That little speck in the upper right is Venus.
And the center-left speck in this one is Jupiter.
There is just no comprehending the size and distance of space. Objects bigger than a human brain can conceive are motes of light. There’s a lot of poetic potential there, but I just like thinking about it. If this post has a theme, I’d say it’s light.
I think I’ve seen more of these halos around both the Sun and the Moon in the last few months than in the rest of my life.
Have you ever heard of honey locust trees? They have clusters of thorns that can reach several inches long, and they’re particularly wicked-looking — thorns can branch off of thorns. I pricked my wrist on one once, and an area the size of a golf ball swelled up and bruised for several days. What I’m basically saying is this tree could kill you if you run into it. It’s not right. And there’s a cluster of them in Walker Park! Yeesh.
This woman is Lucia, sitting outside her World Treasures shop on Block Street. She also appeared in this post wearing big-eye glasses during last year’s Mardi Gras parade. She also went to Fayetteville’s Ferguson protest last November. I always like seeing Lucia around.
Ducks are always a good note to end on. I hope you all enjoyed the warmth this weekend. Thanks for looking.
The Sun returned to us today, but with a price: highs in the 20s, wind chills in the single digits and a smattering of snow, even when the Sun was shining. The sunlight and cold aren’t opposites; the northern air is so cold that those clouds we’ve had for the last month can finally drop out of the sky. I played sub-freezing Ultimate with some other knuckleheads, including a few first-timers.
The evening drew on and temperatures fell; looks like it’s about 16 degrees as I type this. Still, a cloudless sky is a valuable opportunity.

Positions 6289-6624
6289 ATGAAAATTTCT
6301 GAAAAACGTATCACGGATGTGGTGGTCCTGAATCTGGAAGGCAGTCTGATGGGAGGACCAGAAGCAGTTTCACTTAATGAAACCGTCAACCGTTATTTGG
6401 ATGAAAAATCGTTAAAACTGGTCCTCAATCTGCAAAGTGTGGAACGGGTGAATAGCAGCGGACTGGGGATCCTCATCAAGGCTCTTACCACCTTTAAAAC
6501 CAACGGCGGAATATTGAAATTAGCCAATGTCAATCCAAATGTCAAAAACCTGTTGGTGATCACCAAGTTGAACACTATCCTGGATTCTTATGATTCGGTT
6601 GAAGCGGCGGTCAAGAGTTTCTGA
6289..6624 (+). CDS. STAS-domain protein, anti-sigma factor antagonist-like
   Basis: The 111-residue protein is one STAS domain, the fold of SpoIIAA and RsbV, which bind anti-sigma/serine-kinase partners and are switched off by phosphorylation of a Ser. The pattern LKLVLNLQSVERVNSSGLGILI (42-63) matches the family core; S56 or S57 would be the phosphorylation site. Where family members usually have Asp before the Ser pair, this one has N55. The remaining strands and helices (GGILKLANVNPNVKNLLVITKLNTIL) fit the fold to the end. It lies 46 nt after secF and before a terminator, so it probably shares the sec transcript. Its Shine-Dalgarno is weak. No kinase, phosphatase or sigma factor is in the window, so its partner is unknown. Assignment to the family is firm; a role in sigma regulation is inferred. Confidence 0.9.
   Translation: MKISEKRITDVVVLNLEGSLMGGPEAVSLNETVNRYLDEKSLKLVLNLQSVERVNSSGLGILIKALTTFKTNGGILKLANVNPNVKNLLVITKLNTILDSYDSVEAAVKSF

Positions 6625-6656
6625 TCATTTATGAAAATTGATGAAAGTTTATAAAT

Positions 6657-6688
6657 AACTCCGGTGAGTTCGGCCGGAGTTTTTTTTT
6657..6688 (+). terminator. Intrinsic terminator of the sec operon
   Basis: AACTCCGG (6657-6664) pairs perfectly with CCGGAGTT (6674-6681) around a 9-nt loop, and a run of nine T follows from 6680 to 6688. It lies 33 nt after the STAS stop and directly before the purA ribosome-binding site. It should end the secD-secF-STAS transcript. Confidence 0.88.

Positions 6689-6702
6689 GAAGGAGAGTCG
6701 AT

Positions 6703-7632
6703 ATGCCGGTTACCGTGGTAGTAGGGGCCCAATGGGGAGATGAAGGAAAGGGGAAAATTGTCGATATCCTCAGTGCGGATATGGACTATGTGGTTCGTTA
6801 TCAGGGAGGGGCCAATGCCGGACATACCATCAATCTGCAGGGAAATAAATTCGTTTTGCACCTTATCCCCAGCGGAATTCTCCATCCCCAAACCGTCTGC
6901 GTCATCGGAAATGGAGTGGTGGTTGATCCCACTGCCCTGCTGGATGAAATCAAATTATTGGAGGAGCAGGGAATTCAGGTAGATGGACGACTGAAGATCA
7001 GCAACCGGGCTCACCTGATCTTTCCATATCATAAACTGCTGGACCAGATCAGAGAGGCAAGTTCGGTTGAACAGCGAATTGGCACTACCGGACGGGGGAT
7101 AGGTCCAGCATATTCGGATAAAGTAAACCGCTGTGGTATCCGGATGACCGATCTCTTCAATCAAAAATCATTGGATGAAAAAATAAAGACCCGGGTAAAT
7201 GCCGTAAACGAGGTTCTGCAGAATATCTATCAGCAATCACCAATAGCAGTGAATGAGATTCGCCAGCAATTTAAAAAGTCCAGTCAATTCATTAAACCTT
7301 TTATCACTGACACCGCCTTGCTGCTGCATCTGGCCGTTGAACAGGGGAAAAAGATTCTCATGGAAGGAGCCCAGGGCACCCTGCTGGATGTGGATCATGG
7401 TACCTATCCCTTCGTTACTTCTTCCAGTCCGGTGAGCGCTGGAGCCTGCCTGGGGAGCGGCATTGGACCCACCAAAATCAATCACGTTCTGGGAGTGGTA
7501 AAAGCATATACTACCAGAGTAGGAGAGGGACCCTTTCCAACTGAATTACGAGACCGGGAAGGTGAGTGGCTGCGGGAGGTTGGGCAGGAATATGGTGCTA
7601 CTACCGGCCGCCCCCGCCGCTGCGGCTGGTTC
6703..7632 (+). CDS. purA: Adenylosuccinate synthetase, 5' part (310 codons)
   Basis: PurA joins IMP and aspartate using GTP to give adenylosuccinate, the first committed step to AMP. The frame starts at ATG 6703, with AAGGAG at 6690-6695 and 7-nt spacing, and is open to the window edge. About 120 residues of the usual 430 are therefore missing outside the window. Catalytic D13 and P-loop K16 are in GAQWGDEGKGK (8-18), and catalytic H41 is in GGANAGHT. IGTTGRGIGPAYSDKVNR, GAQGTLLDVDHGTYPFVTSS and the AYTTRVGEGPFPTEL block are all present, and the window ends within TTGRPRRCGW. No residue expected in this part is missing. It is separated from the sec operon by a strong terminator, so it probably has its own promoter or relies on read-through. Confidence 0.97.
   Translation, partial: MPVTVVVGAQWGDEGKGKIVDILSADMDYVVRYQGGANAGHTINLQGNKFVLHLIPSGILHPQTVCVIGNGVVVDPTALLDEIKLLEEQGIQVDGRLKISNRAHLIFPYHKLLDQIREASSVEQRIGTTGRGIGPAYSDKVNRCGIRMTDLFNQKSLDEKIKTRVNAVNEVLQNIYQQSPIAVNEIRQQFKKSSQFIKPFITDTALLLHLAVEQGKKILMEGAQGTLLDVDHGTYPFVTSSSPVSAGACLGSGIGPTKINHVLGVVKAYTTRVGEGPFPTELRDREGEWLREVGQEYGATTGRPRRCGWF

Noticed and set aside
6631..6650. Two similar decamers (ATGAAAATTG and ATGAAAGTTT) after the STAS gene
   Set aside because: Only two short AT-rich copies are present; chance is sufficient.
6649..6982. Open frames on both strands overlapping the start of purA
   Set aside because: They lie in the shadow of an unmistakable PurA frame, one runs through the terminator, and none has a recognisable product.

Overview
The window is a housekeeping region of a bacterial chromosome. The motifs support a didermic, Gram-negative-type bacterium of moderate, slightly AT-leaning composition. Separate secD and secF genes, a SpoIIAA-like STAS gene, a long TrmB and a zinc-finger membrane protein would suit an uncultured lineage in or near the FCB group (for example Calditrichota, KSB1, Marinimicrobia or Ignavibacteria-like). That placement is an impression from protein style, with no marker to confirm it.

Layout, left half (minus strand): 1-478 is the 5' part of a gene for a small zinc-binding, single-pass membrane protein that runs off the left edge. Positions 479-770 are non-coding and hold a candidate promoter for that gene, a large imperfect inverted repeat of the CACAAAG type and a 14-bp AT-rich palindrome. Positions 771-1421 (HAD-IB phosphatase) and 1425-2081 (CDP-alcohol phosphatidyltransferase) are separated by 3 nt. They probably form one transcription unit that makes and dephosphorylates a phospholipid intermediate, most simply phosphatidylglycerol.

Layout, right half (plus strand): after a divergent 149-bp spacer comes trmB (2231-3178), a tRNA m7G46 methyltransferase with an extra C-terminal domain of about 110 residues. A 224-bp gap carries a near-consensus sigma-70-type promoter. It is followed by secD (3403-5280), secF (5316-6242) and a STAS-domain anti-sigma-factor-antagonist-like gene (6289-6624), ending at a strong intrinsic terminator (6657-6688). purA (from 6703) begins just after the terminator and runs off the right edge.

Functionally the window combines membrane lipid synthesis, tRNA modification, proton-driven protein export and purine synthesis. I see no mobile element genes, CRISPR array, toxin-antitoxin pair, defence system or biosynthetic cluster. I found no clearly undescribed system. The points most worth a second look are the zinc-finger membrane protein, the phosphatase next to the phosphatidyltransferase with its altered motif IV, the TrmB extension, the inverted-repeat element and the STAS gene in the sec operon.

A full Moon, a comet and Jupiter are above us tonight. I wish I could do them justice with the equipment I have.
(The Moon through trees)
This is Orion — my first shot of a constellation. Comet Lovejoy, C/2014 Q2, is now visible from Earth near Orion’s bottom right. The Moon is bright enough to give the glare in this image and drown out the comet, but it should be dimming enough in the next week or two to see the comet with the naked eye. I’ll have to try again; this is the best I could get tonight:
It’s that fuzzy green thing near the middle, trailing a faint wisp, the merest suggestion of a tail. Like an eclipse, these celestial crossings, even seen through a noisy long exposure, remind me there are inconceivably huge and grand things happening beyond our little world. Remember that, will you?
Thanks for passing by,
A cold front powered through this area a couple of days ago, trimming another 20 degrees off of our daily highs. The clouds that came along with it were mesmerizing, starting with these undulating, apocalyptic examples Thursday night that arrived at the end of an already soaked day.
Friday afternoon I was lucky enough to catch the back end of the cold wave, seen here leaving southward. Right above me, the sky was a blank blue; behind me to the north, a contingent of puffy cumulus clouds was moving in.
Later that afternoon I glanced toward the sun in time to see the faint brush-strokes of these cirrus clouds surrounding it, seen here streaming from behind a prismatic clump of lower-level water vapor. Topping it all off, northwest Arkansas was treated to a spectacular sunset last night.
I love clouds. Thanks for the show, nature.
A thin, intense line of storms stretching from Texas to Illinois is on the way to northwest Arkansas, bringing our first real chance of severe weather. The thunder just started. It looks exciting out there! I hope it’s just the right amount of excitement, though.
The turmoil in the sky before storms always fascinates me. Two of my best examples are here and here — take a look, if you like. The turmoil typically comes before the flat, more menacing steel gray of the rain.
Stay careful out there,